Exercise in complexity and contingency: the example of the MES-Viadrina snap-shot simulation of EU legislation on asylum and migration

Talk given by Amelie Kutter within the frames of the panel ‘Planspiele in der Politikwissenschaft’ at DVPW Congress, September 2021

Simulations have become a popular educational tool in political science Higher Education. They are used to familiarise students with policy-making, international negotiation, election campaigning, lobbying or advocacy, related, among other things, to the European Union (EU). The overall assumption is that, while engaging in role play that simulates a real-life political setting, students immerse not only in cognitive learning on subjects and skills, but also develop an emotional access to learning and the subject taught (affective learning), govern their learning processes (regulative learning) and develop group identification.

But, apart from offering a rewarding learning experience, what can simulations actually convey about EU politics? In EU studies, simulations have become a popular tool through which to acquaint students with the working of EU institutions and policy-making. As a rule, simulation games focus on the transmission of ‘canonical’ factual knowledge of institutional procedures and collective actors involved in EU decision-making. They also train students in skills for effective negotiation. Part of an increasingly streamlined game design is the assumption that these learning outcomes can be best fostered in stand-alone games that radically reduce complexity to allow students to access the subject; that allot enough time to allow students to immerse in the subject; and that are geared towards one specific and explicit learning objective in order to enhance effective learning.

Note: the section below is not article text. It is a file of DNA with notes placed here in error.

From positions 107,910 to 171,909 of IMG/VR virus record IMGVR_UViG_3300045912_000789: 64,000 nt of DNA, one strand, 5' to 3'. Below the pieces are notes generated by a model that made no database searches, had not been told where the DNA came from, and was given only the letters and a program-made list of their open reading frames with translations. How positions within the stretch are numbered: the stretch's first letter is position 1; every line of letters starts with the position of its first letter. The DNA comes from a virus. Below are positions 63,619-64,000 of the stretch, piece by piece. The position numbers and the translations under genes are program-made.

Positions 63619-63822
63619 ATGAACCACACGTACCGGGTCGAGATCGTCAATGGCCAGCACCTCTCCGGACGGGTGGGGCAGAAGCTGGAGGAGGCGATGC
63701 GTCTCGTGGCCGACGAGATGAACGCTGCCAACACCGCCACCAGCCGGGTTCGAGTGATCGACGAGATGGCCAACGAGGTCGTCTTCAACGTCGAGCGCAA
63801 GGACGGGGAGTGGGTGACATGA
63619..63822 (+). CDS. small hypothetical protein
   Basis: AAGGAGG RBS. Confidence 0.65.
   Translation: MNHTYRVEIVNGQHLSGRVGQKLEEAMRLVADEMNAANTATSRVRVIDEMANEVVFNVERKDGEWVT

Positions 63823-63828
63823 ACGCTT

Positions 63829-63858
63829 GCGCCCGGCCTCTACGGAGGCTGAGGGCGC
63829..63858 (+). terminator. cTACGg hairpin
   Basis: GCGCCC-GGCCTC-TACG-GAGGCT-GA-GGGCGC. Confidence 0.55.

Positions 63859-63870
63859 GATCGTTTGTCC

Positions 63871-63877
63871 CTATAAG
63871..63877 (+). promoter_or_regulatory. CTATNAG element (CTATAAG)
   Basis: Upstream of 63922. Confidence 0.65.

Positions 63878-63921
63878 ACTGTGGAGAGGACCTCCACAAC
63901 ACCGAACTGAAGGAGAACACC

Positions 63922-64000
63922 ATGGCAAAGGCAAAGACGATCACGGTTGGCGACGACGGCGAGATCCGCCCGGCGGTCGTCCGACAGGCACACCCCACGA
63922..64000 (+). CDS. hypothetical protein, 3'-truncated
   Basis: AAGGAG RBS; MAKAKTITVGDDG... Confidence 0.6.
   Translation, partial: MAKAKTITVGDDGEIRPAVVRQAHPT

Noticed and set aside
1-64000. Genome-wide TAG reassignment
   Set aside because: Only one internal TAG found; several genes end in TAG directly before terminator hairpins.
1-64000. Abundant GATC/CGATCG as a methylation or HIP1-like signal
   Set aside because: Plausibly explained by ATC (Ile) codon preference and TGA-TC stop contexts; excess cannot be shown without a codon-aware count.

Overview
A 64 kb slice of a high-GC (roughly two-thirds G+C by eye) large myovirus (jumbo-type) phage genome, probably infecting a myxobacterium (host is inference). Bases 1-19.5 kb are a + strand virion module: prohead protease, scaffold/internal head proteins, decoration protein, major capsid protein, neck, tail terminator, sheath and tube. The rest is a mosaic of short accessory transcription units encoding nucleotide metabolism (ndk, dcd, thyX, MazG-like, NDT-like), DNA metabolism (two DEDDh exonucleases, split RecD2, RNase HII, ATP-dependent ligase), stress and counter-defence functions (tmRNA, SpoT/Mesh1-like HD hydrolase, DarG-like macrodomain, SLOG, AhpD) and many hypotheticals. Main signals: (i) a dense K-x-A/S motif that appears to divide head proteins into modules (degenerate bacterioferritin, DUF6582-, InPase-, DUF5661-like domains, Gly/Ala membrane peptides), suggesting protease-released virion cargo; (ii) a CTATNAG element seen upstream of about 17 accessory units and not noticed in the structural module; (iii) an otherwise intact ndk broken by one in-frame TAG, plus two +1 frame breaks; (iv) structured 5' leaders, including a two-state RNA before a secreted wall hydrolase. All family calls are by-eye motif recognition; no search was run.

This paper suggests that a neglected, but promising, potential of EU simulations is their function as exercises in complexity and contingency. If designed appropriately, simulation games not only reveal the complexity and contingency of EU politics (cognitive learning), but also the complexity and contingency of thinking about EU politics (cognitive-reflexive learning). Drawing on the example of a snap-shot simulation of the first reading of the EU’s New Pact on Asylum and Migration that was carried out as part of the lecture class ‘Introduction to the politics of the European Union’ at the MA European Studies unit of European University Viadrina, I will show such learning objective can be fostered in simulation game design.